The fall in equity markets is likely to pile pressure on the Indian rupee.
The Indian rupee appreciated by nearly 4 percent from October to December 2018. The turnaround was mainly on account of softening crude oil prices, which cooled down domestic inflation. The trend reversed in 2019, with the rupee depreciating by nearly 2.15 percent from January to December 2019. The trend continues in 2020, with the rupee depreciating nearly 5.5 percent from January to March following lockdowns in major countries on account of the coronavirus outbreak.
To combat the economic effects of the virus, central bankers across the globe slashed interest rates on an emergency basis. The RBI, too, cut the repo rate by 75 bps on March 27 order. Along with the rate cut, the RBI infused liquidity worth Rs 3.74 lakh crore in to the financial system through different tools at its disposal.
Global meltdown to hit Indian recovery
India’s Q3 GDP was at 4.5 percent, 0.5 percent lower from the previous quarter.
According to government data, India is likely to grow at 5 percent in FY20 at a pace much slower than FY19. However, with the coronavirus outbreak will affect FY20’s GDP and also the recovery.
Meanwhile, Moody’s investor service sharply cut India’s growth forecast for CY20 to 2.5 percent from 5.3 percent, which was estimated barely 10 days ago after the government announced a nationwide lockdown to curb the spread of the coronavirus. The ratings agency had estimated a growth of 5 percent in CY19. However, it expects a sharp rebound in growth forecast to 5.8 percent in CY21.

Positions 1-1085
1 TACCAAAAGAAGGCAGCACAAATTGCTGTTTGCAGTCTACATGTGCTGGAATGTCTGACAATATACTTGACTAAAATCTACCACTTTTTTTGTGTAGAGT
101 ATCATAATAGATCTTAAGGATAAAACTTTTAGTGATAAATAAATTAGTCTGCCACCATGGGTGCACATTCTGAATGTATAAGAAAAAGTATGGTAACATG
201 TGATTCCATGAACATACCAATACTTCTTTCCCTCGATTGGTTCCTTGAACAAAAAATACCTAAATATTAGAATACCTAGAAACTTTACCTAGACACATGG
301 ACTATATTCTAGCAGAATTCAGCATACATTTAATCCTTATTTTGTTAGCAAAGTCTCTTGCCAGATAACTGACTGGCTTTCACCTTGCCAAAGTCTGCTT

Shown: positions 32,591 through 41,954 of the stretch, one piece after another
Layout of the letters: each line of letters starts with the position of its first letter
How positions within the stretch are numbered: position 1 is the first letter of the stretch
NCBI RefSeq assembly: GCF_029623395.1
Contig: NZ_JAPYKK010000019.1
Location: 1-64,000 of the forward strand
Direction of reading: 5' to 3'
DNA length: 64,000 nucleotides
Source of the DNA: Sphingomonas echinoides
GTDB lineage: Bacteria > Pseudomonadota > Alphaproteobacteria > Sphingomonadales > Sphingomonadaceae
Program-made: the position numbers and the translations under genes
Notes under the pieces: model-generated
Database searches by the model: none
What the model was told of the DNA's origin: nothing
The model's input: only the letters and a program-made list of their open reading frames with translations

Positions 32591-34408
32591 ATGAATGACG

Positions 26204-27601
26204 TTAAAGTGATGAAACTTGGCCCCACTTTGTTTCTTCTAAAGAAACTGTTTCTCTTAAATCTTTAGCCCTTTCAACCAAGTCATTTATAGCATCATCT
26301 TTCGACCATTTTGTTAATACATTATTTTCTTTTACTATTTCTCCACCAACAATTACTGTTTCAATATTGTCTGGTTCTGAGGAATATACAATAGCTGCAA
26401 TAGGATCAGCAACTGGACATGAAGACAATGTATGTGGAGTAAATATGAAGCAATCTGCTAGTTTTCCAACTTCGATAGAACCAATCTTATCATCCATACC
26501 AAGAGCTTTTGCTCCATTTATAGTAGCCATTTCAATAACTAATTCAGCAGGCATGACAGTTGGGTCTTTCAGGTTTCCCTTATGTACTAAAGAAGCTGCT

Liquidity injections the key
In 2019, US Federal Reserve decided to cut rates three times by 25 bps to boost business sentiment.
In a turn of unorderly events caused by the pandemic, the Fed first slashed the interest rate by 50 bps and then by 100 bps in March 2020, taking the interest rates to 0 percent. The Fed in coming months will buy $500 billion in treasury debt and $200 billion in mortgage-backed securities as well.
In 2020, inflation has remained subdued and below the Fed’s target of 2 percent and the US has added on an average of 1,70,000 jobs per month between January and December 2019, which is lower than 2018’s average (1,80,000).
FII selling to pressure rupee
Lockdown coupled with continuous outflows from the capital markets will possibly lead to depreciation of the Indian rupee.
The outflow of capital by FIIs from the Indian equity market stood at Rs 48,030 crore for the January-March period. Similarly, there was an outflow of Rs 69,927 crore from the Indian debt market during the same time period.
With global equity markets crashing, Indian equity markets, too, have followed their international counterparts.
The fall in equity markets is likely to add pressure on the Indian rupee going forward.
Hence, the likely trend of the rupee is to move higher (CMP: 75.34) towards the 76.5- mark by the end of April.